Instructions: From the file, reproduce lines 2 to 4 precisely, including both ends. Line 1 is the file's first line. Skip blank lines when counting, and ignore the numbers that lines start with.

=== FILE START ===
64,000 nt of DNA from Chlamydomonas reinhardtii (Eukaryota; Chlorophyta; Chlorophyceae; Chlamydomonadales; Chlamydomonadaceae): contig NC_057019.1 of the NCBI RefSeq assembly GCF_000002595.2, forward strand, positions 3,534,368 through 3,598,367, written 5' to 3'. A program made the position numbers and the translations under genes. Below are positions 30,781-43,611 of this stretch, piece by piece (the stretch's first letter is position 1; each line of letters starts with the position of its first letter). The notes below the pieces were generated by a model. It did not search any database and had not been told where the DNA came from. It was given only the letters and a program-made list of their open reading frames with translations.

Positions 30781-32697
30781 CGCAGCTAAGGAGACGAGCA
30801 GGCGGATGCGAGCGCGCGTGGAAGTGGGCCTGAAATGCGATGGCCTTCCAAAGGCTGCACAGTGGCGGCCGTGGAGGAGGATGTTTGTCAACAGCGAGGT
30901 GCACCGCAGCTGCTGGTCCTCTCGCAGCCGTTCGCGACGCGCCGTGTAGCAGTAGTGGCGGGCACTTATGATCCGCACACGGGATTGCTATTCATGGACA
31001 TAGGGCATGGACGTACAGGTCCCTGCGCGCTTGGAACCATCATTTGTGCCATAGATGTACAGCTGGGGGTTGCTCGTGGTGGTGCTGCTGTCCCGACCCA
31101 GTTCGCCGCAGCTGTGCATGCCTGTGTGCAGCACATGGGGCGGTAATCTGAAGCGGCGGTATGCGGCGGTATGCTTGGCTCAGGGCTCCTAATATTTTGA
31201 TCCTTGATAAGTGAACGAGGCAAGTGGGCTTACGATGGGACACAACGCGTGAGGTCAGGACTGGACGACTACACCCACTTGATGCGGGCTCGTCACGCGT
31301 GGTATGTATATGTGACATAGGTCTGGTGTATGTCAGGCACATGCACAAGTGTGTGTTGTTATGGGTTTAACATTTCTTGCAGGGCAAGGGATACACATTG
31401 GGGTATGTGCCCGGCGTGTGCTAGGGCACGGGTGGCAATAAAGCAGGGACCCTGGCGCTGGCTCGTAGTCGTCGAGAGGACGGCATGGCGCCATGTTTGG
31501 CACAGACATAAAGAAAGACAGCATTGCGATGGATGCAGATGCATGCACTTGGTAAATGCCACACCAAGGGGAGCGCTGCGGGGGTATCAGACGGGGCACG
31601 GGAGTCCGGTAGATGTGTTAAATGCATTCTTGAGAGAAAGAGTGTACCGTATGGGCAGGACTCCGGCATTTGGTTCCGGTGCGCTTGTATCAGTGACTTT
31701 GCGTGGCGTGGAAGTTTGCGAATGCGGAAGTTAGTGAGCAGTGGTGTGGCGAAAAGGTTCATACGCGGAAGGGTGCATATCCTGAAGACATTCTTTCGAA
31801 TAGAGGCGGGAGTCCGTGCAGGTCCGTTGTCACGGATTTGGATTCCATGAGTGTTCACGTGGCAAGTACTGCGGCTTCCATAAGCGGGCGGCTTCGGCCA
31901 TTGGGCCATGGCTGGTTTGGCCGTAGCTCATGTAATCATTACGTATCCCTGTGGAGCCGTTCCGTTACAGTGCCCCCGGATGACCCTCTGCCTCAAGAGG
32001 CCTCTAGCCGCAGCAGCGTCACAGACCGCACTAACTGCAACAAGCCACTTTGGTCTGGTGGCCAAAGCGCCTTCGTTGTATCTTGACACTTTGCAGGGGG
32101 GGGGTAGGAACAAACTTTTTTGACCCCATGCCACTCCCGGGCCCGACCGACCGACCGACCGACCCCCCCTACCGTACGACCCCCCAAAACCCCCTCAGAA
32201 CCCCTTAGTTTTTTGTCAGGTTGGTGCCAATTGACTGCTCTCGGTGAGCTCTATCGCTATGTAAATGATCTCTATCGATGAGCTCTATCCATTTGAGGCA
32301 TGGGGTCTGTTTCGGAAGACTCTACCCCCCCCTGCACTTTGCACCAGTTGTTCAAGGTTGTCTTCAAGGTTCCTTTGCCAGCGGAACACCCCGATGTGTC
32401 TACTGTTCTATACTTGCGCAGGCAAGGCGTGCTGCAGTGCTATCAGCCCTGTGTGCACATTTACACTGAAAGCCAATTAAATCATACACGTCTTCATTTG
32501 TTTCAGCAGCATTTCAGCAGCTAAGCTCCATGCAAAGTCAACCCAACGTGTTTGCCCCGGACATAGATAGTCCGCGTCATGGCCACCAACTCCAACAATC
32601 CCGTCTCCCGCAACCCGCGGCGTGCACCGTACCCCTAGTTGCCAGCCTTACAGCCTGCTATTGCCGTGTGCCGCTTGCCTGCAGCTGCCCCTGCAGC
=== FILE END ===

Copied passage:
Positions 30781-32697
30781 CGCAGCTAAGGAGACGAGCA
30801 GGCGGATGCGAGCGCGCGTGGAAGTGGGCCTGAAATGCGATGGCCTTCCAAAGGCTGCACAGTGGCGGCCGTGGAGGAGGATGTTTGTCAACAGCGAGGT